Tim Sanders famously said, “Your network is your net worth.”23 What does he mean by that? He is talking about social capital and how your ability to build and establish connected professional relationships with authentic people is worth more than financial capital. It means that if you squared the number of people in your network, it would equal your net worth. If you have 100 people in your network, your net worth is $10,000, and so on.
Beyond the dollar signs, there are a host of reasons that connecting with your network is a secret to success. I speak about connection and teach it in my speaking engagements. Connecting with your network will result in more referrals, prospects, and work, for obvious reasons. However, your network will also keep you staying positive and proactive. It helps you solve problems and expand your ideas, and generally brings you joy through camaraderie. We’ll talk much more about the personal and professional value of your network in the chapter on positivity. Now let’s spend some time talking about how to connect and stay connected with the professionals in your network.
Getting connected and making connections can seem like a second job. I’ve heard stories of people sinking into the black hole of social media, losing time keeping up with everyone’s news and updating their own. But it doesn’t have to be time-consuming and all-consuming.
How to Connect in a Cinch
The first rule is quality over quantity. Sure, you can’t contact everyone, but you can maximize the short amount of time you have with people in very simple ways. In my book Get Noticed, Get Referrals, I write about the Who Question. “Who do I know who can help me with ABC?” And if you don’t have an answer, follow up by asking, “Who do I know who can introduce me to someone who can help me with ABC?” Our businesslife success is based on connection. It is who you know, but it is also who knows you. If you are not out there, you will not be able to get to the people who can get you where you want to go. That is what publicity and networking do: they connect people who know people who wind up knowing you, until you are part of a circle of success.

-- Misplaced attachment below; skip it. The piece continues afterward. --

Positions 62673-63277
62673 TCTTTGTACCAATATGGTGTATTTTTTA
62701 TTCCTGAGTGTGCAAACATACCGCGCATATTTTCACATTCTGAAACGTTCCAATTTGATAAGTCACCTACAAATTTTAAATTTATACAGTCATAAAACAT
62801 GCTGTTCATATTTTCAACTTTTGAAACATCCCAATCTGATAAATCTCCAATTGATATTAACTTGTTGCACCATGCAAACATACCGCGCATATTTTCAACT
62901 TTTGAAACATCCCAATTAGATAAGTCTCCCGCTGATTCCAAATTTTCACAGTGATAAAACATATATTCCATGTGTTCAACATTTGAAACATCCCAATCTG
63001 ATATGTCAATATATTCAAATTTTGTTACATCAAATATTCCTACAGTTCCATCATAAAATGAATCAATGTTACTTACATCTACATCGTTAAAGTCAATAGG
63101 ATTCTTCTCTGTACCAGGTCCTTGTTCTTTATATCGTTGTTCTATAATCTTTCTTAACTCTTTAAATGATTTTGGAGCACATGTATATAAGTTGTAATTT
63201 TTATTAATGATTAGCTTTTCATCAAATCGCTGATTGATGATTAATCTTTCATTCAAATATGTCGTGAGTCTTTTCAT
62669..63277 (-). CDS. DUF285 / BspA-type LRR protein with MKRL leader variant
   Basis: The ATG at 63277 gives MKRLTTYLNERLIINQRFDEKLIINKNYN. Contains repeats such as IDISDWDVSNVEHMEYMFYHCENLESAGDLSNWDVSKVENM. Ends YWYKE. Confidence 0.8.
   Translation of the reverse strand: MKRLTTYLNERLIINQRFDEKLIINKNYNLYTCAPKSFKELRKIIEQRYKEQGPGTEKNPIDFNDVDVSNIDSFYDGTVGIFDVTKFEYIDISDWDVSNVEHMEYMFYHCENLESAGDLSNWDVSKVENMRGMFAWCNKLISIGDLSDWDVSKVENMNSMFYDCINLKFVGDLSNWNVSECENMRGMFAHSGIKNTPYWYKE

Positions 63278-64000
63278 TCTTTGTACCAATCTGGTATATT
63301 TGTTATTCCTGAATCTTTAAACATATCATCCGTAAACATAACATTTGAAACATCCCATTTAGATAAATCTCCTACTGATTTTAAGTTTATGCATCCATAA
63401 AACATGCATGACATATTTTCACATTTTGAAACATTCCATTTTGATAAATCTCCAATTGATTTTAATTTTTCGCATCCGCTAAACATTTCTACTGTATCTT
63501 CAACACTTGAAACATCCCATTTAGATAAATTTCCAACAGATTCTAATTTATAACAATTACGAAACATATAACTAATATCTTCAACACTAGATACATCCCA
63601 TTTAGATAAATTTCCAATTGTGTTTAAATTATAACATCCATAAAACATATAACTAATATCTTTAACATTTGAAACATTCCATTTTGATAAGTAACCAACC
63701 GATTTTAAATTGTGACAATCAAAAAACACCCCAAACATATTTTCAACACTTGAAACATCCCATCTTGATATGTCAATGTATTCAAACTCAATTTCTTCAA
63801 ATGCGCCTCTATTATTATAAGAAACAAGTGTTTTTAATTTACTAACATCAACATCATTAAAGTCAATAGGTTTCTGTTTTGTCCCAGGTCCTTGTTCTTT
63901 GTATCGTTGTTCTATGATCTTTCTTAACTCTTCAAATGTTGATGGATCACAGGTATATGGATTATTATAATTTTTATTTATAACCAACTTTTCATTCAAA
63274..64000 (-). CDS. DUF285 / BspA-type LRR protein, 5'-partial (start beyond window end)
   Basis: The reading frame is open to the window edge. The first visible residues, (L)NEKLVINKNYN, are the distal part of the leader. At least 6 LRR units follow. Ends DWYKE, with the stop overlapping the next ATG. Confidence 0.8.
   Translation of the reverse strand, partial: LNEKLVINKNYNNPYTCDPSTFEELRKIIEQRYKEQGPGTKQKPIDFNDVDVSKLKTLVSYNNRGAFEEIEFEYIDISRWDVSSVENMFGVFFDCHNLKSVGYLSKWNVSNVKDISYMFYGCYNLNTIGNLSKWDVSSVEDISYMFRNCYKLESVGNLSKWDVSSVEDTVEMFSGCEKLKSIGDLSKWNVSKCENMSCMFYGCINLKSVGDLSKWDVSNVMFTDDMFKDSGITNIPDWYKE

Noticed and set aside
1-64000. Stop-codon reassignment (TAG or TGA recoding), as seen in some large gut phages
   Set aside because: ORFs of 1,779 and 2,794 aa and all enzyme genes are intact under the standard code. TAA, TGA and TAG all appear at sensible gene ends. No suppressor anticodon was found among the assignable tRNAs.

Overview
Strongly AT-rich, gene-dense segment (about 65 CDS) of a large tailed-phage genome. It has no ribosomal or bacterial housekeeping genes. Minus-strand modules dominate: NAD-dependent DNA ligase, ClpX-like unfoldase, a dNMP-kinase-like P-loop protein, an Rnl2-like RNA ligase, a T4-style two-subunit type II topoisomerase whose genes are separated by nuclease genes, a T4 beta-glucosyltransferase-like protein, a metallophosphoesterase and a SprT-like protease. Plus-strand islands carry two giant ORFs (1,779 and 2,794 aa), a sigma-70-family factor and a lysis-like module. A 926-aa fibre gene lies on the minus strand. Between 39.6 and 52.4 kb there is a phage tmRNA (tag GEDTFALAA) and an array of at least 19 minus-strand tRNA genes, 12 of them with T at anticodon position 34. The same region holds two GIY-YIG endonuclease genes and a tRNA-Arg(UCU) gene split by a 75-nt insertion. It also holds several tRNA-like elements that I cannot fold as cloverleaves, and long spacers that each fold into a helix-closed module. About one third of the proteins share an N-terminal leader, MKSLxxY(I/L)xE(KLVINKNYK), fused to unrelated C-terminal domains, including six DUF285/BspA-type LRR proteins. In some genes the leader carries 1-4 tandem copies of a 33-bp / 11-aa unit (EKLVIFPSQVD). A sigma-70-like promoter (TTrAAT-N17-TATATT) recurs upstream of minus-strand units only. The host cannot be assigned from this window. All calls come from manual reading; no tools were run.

Rule number two is to always have a card on hand with testimonials on them. It is a great tool and a great connector, because you are bringing your credibility directly to the prospect. Don’t make it a job fit for a private investigator to learn more about you after the meeting is over. I learned through CEO Space to keep a postcard with my photo, contact information, and testimonials—a portable billboard. Even if they don’t visit my website or look elsewhere, I am confident they have all they need to know in the palm of their hand.
The next rule is to know your request. People are busy. Whether at a trade show or a luncheon, a networking event or workshop, you don’t have time to waste playing guessing games. Be prepared with a script. Know your request and how you are going to request it. So many people go into events not having a clue as to what they are asking for. This prevents a connection from happening. In fact, knowing how to communicate what you want quickly is something that is appreciated in the world of business, and is a connector in and of itself. This also goes for email communication. Just come right out with it; if you make specific requests, people will be able to help you!